still, rates of premarital cohabitation and non-marital births are
drastically higher than those reported in any East Asian country.
B. Racial/Ethnic Differences in Union Formation
An extensive literature can be found on intermarriage patterns
between Asian Americans and Americans of European ancestry. Yet,
research on intermarriage patterns often does not incorporate
cohabitation into the analyses, and studies that look at cohabitation
behaviors among Asian Americans barely exist. One study that
touches upon cohabitation is that by Liang and Ito (1999). They
used the 5% Public Use Micro-Data Sample from the 1990 U.S.
Census to investigate union formation patterns of five Asian ethnic
groups in the New York City region. Individuals in the analytical
sample were born between the mid-1920s and 1970. Although
cohabitation is included in this study, the statistics on ethnic
differentials in intermarriage and inter-cohabitation were not
separated due to limited event counts.1
Overall, they discovered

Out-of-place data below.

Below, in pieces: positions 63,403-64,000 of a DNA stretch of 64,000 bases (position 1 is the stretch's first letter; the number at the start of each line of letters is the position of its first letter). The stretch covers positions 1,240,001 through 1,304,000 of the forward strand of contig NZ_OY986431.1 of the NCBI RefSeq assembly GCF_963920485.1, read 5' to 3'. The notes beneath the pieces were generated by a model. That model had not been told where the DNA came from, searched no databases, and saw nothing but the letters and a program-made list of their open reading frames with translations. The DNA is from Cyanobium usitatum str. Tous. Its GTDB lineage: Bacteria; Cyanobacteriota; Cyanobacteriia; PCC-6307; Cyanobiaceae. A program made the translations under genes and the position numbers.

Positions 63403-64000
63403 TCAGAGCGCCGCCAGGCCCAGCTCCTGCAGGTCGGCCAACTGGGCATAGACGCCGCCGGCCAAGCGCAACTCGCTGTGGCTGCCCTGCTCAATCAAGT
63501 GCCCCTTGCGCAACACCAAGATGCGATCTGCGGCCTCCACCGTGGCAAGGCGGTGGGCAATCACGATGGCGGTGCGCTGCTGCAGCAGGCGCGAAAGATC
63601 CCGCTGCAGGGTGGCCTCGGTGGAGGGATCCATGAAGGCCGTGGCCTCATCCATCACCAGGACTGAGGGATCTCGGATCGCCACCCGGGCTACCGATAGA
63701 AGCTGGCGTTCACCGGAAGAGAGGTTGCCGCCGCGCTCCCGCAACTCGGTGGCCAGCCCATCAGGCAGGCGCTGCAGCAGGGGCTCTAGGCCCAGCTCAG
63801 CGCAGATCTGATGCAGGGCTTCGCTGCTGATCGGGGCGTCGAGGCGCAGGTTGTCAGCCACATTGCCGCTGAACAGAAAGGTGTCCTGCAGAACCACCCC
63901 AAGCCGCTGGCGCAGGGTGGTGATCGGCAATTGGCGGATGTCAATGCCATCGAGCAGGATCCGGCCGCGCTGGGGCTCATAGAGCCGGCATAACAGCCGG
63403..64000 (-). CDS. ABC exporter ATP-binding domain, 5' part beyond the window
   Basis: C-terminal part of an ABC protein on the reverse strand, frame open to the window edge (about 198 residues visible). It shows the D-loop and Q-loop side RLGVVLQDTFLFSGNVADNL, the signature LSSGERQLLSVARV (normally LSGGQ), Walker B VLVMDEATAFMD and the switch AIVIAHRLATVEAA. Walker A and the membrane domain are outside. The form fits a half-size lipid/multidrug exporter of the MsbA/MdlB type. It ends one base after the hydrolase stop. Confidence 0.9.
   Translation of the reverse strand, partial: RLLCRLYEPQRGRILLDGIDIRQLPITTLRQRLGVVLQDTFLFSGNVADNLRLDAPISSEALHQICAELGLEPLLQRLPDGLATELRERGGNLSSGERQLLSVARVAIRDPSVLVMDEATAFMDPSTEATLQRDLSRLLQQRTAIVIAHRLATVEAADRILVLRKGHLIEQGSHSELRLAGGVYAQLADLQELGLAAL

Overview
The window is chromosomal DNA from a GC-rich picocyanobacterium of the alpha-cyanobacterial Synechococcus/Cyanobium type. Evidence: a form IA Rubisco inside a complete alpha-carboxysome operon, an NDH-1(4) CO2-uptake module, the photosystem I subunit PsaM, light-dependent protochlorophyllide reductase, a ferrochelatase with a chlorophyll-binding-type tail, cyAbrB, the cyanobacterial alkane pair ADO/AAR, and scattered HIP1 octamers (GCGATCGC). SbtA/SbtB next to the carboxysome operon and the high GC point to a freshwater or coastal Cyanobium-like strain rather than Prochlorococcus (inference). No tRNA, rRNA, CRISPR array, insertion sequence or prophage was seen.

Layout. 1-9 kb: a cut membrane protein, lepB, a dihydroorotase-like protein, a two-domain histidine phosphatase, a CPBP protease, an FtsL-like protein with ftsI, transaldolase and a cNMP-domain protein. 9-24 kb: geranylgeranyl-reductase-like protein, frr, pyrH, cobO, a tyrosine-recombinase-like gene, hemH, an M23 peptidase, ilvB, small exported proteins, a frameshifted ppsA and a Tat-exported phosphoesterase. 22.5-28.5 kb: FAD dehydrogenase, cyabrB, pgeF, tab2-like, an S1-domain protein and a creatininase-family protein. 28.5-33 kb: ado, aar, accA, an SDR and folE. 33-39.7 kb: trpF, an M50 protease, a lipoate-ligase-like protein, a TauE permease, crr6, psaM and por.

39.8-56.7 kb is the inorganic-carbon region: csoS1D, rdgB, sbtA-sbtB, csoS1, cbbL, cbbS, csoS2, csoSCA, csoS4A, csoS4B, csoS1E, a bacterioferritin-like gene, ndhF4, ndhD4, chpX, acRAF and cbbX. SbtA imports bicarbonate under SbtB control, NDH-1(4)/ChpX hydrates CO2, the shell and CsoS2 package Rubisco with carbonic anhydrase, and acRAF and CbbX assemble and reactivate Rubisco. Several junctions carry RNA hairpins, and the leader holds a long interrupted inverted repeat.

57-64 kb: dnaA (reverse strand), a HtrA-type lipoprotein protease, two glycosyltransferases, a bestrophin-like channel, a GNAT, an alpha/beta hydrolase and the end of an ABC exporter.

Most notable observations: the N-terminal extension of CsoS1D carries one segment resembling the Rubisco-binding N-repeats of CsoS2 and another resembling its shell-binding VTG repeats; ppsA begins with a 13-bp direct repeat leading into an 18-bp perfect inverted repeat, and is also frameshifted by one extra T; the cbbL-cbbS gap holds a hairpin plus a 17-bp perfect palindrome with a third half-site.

that among 20-64-year-olds, regardless of generational status,
Japanese and Filipino Americans have much higher percentages of
intermarriage and inter-cohabitation with individuals from other
racial/ethnic groups compared to Chinese, Korean, or Asian Indian
Americans. Furthermore, the proportions of Asian Americans who
marry to or cohabit with whites are much higher among East Asian
(i.e., Chinese, Korean, and Japanese Americans) and Filipino
Americans than among their Asian Indian peers.
A recent study by Min and Kim (2009) reported on ethnic
variation in intermarriages among Asian Americans. Using data
from the American Community Survey (ACS) collected between
2001 and 2006, they explored single-race Asian Americans’
intermarriage and cross-generational marriages by ethnic group and
The percentages of cohabitation observed among the ethnic groups are highest
among Japanese (2.1%) and Filipino (1.7%). Comparable statistics for Chinese,
Korean, and Indian Americans are 1.1%, 1.1%, and 0.6%.